|Publication number||US6640891 B1|
|Application number||US 09/655,021|
|Publication date||Nov 4, 2003|
|Filing date||Sep 5, 2000|
|Priority date||Sep 5, 2000|
|Also published as||DE60029256D1, DE60029256T2, EP1315566A1, EP1315566A4, EP1315566B1, WO2002020161A1|
|Publication number||09655021, 655021, US 6640891 B1, US 6640891B1, US-B1-6640891, US6640891 B1, US6640891B1|
|Inventors||Kevin R. Oldenburg|
|Original Assignee||Kevin R. Oldenburg|
|Export Citation||BiBTeX, EndNote, RefMan|
|Patent Citations (44), Non-Patent Citations (16), Referenced by (27), Classifications (24), Legal Events (7)|
|External Links: USPTO, USPTO Assignment, Espacenet|
This invention relates generally to a thermal cycling device and, more specifically, to an apparatus for the rapid heating and cooling of liquid samples.
A thermal cycling device is an apparatus used to continuously change the temperature of a liquid sample. As used herein, the term “liquid” refers to pure liquids, as well as liquids containing particulate matter (especially biological material) and solvents containing solute.
Thermal cycling devices are well-known in the art and specific embodiments have been described in the scientific and patent literature. These devices fall into two general categories.
The first category is a system based on the heating or cooling of a metal block typically either by moving a fluid through the block or by the addition of peltier heating directly to the block. A number of individual plastic tubes, a well plate (or a microliter plate which consists, essentially, of a number of plastic tubes connected together in a rectangular array) are used to hold the liquid samples. The plastic tubes are placed in the block and the temperature of the sample is regulated by changing the temperature of the metal block. The rate at which the temperature can be changed is limited by the relatively large thermal mass of the metal block. This being the case, the maximal rate of temperature change is relatively slow due to the fact that heat has to be added or removed from a relatively large thermal mass and this mass takes a significant time to reach thermal equilibrium. A second disadvantage of this category of thermal cyclers is that the liquid samples to be heated or cooled are “insulated” from the block by the plastic wall of the sample container (i.e., by the plastic tubes). Since plastic is a good insulator, not only must the heating and cooling source overcome the thermal mass of the metal block, but it must also overcome the insulating properties of the plastic sample container.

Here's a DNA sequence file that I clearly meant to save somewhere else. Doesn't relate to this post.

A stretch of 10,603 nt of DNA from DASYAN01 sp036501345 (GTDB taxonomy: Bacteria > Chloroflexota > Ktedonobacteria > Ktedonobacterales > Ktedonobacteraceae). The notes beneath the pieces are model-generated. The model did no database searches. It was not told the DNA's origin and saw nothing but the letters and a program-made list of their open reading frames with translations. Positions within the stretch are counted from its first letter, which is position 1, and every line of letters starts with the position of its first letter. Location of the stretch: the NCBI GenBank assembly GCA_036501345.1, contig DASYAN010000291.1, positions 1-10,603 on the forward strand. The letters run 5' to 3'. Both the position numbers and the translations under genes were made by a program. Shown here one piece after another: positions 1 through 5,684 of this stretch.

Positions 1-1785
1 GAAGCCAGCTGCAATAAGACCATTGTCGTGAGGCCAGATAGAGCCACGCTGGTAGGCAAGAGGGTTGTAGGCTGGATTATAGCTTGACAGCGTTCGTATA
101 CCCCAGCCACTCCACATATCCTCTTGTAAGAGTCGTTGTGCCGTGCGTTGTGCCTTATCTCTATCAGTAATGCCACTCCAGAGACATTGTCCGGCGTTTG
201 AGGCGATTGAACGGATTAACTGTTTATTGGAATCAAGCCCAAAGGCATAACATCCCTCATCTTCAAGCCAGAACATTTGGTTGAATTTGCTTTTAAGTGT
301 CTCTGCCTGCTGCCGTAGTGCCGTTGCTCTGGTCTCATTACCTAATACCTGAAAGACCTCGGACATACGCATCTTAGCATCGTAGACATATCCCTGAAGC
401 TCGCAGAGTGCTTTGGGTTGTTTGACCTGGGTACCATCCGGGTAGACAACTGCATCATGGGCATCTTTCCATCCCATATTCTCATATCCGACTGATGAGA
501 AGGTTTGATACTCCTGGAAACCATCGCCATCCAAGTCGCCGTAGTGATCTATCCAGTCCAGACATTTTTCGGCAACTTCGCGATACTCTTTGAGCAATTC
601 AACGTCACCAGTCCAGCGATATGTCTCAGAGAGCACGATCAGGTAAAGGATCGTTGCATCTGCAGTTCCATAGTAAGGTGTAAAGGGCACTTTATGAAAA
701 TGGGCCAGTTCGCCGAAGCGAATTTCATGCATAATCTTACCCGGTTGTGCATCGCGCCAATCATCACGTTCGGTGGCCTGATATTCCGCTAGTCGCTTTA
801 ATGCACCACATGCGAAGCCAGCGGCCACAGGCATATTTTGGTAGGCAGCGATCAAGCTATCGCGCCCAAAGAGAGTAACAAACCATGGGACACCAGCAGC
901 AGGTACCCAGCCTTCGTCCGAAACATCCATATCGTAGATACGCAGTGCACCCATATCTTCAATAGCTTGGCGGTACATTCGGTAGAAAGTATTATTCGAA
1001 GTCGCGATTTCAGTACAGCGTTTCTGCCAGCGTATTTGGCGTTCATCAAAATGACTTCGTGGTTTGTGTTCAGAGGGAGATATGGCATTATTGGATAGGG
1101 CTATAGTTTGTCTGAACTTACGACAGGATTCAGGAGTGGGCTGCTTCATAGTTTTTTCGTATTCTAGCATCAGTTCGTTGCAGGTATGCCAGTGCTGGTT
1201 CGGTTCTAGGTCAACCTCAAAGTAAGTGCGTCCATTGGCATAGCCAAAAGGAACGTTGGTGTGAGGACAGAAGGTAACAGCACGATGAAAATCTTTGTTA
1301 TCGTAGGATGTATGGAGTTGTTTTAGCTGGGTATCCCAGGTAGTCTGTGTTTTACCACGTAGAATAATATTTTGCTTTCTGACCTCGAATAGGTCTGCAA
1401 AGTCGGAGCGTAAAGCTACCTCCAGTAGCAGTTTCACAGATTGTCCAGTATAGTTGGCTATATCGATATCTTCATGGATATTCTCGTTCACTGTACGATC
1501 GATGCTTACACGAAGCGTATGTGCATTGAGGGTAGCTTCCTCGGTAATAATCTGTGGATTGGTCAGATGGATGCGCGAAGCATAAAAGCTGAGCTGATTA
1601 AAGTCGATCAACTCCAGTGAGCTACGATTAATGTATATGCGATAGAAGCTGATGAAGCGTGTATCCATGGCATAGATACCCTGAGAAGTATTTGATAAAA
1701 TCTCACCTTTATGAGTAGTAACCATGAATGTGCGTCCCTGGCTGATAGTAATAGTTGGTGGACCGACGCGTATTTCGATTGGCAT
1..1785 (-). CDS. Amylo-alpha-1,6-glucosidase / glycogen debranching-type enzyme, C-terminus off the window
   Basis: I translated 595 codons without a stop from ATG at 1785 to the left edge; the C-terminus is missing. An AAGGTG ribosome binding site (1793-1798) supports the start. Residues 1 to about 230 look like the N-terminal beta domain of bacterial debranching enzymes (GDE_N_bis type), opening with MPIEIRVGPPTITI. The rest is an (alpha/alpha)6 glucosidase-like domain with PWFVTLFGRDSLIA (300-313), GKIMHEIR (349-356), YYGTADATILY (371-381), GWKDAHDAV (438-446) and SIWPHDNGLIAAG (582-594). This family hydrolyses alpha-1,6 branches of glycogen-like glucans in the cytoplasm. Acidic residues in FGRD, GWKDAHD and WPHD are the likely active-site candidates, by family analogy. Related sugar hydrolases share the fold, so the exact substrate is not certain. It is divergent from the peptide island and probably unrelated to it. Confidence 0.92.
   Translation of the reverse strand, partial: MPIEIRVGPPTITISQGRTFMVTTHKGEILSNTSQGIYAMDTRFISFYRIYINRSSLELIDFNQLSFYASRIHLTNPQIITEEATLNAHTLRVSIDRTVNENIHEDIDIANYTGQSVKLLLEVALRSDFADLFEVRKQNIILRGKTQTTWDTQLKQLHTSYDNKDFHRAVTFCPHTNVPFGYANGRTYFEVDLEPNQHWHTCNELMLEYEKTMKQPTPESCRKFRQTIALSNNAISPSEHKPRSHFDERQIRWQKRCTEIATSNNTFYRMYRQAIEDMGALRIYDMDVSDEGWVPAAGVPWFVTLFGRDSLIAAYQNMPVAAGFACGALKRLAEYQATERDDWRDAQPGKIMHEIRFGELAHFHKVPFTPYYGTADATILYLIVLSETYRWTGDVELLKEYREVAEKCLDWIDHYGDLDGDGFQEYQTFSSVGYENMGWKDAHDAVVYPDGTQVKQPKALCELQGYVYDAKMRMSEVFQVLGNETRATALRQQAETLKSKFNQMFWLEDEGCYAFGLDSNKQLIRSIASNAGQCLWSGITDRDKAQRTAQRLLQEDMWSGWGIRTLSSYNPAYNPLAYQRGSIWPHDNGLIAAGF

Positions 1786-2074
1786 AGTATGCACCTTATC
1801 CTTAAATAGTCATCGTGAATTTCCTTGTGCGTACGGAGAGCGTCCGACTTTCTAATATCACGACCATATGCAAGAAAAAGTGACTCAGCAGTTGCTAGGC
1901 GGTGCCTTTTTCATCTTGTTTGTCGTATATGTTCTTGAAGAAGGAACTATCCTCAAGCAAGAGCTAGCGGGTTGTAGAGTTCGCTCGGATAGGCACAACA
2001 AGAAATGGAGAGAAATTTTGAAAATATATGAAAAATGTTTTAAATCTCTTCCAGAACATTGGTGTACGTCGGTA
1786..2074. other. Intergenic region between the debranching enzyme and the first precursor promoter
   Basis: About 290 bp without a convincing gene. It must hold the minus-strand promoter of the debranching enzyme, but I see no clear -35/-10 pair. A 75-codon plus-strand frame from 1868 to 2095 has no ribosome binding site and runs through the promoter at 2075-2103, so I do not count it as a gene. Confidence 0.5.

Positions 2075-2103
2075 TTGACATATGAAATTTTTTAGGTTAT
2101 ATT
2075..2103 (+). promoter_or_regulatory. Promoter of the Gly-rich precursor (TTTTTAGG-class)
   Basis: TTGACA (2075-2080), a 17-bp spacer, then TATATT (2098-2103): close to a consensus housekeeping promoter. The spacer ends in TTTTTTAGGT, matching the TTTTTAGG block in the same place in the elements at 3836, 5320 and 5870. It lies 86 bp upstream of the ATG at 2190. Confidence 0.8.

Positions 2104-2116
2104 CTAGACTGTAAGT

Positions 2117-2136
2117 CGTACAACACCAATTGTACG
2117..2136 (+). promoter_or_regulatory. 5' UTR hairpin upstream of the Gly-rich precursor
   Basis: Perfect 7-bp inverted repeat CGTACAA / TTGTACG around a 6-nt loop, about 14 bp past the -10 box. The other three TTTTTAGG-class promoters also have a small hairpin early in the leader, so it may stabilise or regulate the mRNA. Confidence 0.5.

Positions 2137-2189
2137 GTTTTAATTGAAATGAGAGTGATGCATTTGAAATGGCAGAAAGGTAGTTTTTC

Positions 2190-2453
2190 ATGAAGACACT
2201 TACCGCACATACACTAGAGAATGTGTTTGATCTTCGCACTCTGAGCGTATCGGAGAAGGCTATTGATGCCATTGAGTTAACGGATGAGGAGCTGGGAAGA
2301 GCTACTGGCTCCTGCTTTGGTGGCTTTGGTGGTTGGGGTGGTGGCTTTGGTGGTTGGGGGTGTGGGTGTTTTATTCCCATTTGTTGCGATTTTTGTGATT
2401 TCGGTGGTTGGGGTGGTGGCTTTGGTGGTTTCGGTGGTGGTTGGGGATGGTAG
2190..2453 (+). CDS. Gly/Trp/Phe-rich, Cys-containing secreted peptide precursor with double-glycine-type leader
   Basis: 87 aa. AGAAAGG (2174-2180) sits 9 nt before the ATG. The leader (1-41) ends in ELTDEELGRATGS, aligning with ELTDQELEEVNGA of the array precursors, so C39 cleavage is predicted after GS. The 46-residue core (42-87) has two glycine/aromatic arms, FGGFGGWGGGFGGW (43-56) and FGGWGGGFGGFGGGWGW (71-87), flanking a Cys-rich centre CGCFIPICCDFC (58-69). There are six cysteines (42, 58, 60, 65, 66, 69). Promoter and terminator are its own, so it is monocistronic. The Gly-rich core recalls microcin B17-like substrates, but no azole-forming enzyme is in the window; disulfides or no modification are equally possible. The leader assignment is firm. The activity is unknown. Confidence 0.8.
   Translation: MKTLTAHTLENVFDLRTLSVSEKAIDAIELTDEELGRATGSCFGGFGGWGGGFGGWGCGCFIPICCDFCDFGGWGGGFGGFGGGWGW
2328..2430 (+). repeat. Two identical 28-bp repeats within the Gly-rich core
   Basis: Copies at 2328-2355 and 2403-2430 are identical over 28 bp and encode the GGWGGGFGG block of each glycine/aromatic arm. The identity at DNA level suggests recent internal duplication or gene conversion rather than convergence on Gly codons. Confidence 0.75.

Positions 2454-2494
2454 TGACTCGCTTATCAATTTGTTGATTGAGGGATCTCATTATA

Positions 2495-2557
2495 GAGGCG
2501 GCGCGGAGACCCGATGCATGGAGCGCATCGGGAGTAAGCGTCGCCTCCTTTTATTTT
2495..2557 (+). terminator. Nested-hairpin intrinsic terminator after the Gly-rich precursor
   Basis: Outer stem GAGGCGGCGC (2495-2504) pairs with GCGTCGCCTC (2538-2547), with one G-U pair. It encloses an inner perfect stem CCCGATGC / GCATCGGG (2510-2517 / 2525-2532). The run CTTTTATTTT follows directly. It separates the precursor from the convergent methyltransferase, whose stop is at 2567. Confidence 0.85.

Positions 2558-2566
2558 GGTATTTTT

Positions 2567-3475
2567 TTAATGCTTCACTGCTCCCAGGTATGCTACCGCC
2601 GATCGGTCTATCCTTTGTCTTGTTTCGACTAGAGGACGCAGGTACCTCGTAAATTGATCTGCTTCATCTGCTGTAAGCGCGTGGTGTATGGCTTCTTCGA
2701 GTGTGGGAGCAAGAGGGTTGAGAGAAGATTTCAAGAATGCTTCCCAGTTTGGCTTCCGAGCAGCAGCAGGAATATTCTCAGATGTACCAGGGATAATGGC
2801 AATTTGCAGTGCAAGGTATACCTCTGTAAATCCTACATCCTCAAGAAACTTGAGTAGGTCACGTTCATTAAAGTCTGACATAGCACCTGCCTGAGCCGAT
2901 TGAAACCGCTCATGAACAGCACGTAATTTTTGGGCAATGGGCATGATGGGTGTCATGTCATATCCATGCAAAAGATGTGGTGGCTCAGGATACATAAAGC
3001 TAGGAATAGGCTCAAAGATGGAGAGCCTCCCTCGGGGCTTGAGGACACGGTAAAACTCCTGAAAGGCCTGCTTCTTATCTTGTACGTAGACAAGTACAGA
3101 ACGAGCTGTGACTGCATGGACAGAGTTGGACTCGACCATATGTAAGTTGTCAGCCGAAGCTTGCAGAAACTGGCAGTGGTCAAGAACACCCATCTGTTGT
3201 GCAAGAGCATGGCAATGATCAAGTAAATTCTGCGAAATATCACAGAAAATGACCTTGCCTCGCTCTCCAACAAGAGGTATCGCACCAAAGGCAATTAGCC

The sample containers currently in use for polymerase chain reaction (PCR) and Cycle Sequencing are either thin walled microfuge tubes, thin walled microwell plates—usually either 96-well or 384-well—or microcapillary tubes. All of these containers suffer from a common problem in that in all cases, the samples are heated or cooled from an external source and the heating and cooling system must overcome the insulating properties of the container.
A related problem with these devices is that the plastic tubes are quite large in comparison to the liquid sample. For example, when a 96-well plate or 384-well plate is used in these systems, the container volume ranges from 300 microliters (μl) to 120 μl whereas the sample volume is usually only 5-25 μl. When a sample is heated during a polymerase chain reaction (PCR) cycle, the liquid will evaporate and condense on the interior wall surfaces of the sample container. Loss of liquid from the sample will change the concentrations of the reaction components and lead to spurious results.
Specific measures have been taken to overcome the serious problem of evaporation and condensation. One solution is to place a lid over the sample container or well plate. A heated well-plate is placed in contact with the sample container lid and heated to 20-30° C. higher than the sample temperature. This will minimize the condensation of the liquid on the walls and surface of the container but does nothing for the total evaporation since the air volume within the sample container is large and can hold a significant amount of liquid vapor (from 0.06-0.15 μl), especially at these elevated temperatures. In a 25 μl reaction volume, this liquid loss may not have a significant effect, however, when the reaction volume approaches 1 μl, a loss of 15% of the liquid volume will adversely affect the reaction.
A number of manufacturers currently produce thermal cyclers that utilize a metal block for heating and cooling liquid samples. These include MJ Research, Techne, Lab Line, Thermolyne, Corbett Research, and Hybaid.
The second type of thermal cycling device involves the use of microcapillary tubes that are placed in a chamber, and heating the chamber by forcing hot air or cold air into the chamber. This method is somewhat similar to heating the samples with a convection oven and cooling the samples with a refrigeration system. A current manufacturer of this type of thermal cycler is Idaho Technologies.